Working virtually is a space I’m familiar with as a new media artist but it is also one, I often stray from. I think that working exclusively through the internet during this residency is pushing me to reconsider and rekindle my ideas in unique ways.

Liss LaFleur, "Chatterbox,"
Liss LaFleur’s “Chatterbox” was projected on the Manhattan Bridge by the public art initiative, Light Year 29. Image courtesy the artist.

What do you consider your greatest career achievement, so far?
Having my video performance, “Chatterbox,” projected monumentally on the Manhattan Bridge, and also having Jack Halberstam discuss it in conjunction with the New Museum exhibition “Trigger: Gender as a Tool and a Weapon.” I am a HUGE fan of Jack, and many of the artists in that exhibition, so this was really exciting. This work was curated into a public art initiative, Light Year 29 by Erin Joyce, and played for the city multiple hours into the night. “Chatterbox” is a performance for the camera, in which I attempt to assemble and disassemble my mouth, threading small kitchen utensils into individual 3D printed teeth while humming Leslie Gore’s 1962 hit “You Don’t Own Me.”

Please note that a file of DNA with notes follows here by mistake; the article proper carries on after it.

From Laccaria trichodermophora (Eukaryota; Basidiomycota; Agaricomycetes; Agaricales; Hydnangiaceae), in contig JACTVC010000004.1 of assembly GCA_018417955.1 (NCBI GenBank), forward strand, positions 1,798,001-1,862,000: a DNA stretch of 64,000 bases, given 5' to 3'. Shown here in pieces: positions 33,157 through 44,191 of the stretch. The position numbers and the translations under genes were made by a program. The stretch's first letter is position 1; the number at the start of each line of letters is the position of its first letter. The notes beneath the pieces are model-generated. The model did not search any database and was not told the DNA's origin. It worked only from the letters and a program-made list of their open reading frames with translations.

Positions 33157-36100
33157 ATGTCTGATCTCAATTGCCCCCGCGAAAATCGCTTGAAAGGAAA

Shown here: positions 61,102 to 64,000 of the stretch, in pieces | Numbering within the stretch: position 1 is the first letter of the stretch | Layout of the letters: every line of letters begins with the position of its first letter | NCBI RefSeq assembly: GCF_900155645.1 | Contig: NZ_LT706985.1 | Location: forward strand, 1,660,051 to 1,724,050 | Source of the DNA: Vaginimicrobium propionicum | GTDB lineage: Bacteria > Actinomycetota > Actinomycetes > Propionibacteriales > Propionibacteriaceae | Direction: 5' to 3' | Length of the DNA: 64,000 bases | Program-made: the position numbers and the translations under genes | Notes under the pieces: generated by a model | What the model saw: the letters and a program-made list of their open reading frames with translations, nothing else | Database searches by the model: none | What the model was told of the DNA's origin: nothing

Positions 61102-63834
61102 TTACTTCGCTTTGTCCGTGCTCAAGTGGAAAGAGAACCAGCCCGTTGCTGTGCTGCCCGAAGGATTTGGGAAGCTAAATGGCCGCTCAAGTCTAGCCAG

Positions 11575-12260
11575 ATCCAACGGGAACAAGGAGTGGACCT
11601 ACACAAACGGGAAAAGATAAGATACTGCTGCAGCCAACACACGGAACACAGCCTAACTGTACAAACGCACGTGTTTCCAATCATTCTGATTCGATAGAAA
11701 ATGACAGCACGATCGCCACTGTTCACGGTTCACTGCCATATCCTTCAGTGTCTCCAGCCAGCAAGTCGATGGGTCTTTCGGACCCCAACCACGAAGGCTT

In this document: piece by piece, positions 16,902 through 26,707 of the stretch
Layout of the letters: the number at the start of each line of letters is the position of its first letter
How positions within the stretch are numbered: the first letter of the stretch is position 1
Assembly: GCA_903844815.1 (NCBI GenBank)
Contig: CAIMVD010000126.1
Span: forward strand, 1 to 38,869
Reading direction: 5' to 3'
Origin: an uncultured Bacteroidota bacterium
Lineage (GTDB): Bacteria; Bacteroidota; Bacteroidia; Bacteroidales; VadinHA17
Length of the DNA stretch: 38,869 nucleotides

What do you do on a day off, both before the pandemic and currently?
My days are structured around routine, whether it is a teaching day or studio day, and the biggest difficulty now has been finding a routine when I’m unable to leave my home. My circadian rhythm is very off. Thankfully, I’m privileged enough to still be able to keep my job and teach virtually, but I’ve sadly not been able to spend time in my studio – as it is in a shared building in downtown Denton and I’m afraid to be around other people.

On a “typical” day off, before this pandemic, I would start by exercising. I really enjoy weightlifting with my gym community and balance it with yoga. I would then indulge in breakfast or brunch, meeting up with friends at Spiral Diner, West Oak Coffee, or Seven Mile. From there I would gather my chihuahua (Delilah), and head to my studio where I would work for five hours or so. In the afternoon, I would meet up with my wife and we would go do something outdoors – a walk, run, bike ride, etc. We also love gardening/ tending to our plants and often spend time visiting local nurseries to plant more little ones. In the evenings we cook dinner together and enjoy some downtime reading or watching trash TV shows.

Where is one place in Texas you want to go but haven’t been yet?
I’m a big fan of the small boutique hotel experience, as well as a die-hard fan of the queer hotelier Liz Lambert (even though I am pissed to learn about her recent termination from Standard/ Bunkhouse Hotels). One place I’ve not visited yet, but I am dying to visit is Rancholoma in Coleman. I have had a couple of friends recommend it to me and describe it as a “little Marfa.” It seems like a quintessential small Texas town, and is home to a winery, pizzeria, and small gallery.


Caitlin Greenwood
Caitlin Greenwood
Caitlin Greenwood is an arts and culture writer who calls Texas home. She currently lives and works in Austin.